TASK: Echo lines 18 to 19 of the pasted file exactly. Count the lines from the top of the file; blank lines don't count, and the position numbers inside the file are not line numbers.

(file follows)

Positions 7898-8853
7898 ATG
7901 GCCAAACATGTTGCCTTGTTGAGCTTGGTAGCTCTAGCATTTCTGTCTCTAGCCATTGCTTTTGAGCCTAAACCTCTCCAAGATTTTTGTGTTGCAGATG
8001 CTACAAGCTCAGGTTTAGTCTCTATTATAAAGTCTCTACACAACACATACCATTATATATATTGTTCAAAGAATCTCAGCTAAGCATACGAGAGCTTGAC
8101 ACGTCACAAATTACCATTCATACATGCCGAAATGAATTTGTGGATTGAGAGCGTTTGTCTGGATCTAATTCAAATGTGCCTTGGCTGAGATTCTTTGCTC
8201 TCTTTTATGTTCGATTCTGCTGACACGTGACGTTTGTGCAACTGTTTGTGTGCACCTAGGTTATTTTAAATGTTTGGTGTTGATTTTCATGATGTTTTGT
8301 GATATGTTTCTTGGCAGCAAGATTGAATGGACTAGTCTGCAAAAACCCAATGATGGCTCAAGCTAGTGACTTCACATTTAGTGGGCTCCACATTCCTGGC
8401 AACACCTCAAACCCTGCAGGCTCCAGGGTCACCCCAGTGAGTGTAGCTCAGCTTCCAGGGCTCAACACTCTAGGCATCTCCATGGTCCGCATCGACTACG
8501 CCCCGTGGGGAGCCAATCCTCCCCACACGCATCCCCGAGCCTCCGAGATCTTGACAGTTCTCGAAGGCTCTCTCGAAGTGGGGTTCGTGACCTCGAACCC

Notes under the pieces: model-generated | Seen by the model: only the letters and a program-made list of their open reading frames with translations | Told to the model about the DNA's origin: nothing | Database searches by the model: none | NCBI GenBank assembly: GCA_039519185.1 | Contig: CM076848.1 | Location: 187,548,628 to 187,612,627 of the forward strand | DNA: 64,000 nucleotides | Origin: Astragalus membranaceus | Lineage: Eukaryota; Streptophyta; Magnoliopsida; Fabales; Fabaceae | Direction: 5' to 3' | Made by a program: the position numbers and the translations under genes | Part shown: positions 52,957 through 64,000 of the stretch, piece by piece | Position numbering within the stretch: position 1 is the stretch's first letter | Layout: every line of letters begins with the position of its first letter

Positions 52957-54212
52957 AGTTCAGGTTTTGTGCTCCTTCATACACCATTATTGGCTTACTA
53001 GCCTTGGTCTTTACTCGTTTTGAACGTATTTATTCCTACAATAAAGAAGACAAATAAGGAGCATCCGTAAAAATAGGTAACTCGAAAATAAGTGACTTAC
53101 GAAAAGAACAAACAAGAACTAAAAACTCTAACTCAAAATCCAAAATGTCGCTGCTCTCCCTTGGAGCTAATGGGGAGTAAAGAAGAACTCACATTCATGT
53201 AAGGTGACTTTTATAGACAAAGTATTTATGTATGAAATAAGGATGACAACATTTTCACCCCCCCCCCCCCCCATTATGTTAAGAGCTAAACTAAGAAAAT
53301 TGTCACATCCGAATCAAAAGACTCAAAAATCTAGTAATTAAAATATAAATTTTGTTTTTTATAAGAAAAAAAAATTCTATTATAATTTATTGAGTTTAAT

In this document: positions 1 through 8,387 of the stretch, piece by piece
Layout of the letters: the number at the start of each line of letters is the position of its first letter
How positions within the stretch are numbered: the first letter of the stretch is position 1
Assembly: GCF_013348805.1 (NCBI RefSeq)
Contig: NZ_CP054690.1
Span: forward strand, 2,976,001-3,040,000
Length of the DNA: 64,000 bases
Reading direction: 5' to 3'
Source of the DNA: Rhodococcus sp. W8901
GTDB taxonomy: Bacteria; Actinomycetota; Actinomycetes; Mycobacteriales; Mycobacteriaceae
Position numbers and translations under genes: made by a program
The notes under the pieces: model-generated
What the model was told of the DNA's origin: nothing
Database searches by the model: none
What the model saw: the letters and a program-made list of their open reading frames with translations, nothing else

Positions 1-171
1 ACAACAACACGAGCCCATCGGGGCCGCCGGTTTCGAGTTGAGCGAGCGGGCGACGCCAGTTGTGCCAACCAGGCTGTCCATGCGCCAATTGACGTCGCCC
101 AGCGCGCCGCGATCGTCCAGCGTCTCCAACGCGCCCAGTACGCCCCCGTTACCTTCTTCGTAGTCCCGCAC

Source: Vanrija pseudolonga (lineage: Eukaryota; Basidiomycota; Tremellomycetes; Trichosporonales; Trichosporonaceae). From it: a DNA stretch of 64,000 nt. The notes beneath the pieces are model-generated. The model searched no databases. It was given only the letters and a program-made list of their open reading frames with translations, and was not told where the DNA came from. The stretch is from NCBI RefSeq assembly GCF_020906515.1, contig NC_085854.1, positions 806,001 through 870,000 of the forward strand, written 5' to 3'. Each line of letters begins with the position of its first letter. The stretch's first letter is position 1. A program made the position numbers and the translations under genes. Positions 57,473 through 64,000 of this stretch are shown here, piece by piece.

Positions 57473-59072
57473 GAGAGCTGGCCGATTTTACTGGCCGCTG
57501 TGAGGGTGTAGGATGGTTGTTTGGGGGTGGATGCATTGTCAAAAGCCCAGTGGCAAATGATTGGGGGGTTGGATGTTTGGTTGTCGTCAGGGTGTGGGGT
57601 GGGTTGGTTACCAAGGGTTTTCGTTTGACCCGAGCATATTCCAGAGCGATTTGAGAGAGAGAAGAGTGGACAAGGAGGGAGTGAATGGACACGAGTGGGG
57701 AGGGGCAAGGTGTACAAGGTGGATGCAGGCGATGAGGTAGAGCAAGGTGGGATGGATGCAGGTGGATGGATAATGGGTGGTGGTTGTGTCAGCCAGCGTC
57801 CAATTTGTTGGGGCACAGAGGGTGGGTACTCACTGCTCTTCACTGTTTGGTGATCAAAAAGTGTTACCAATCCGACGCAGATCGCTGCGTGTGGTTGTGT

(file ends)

Layout of the letters: the number at the start of each line of letters is the position of its first letter
How positions within the stretch are numbered: the first letter of the stretch is position 1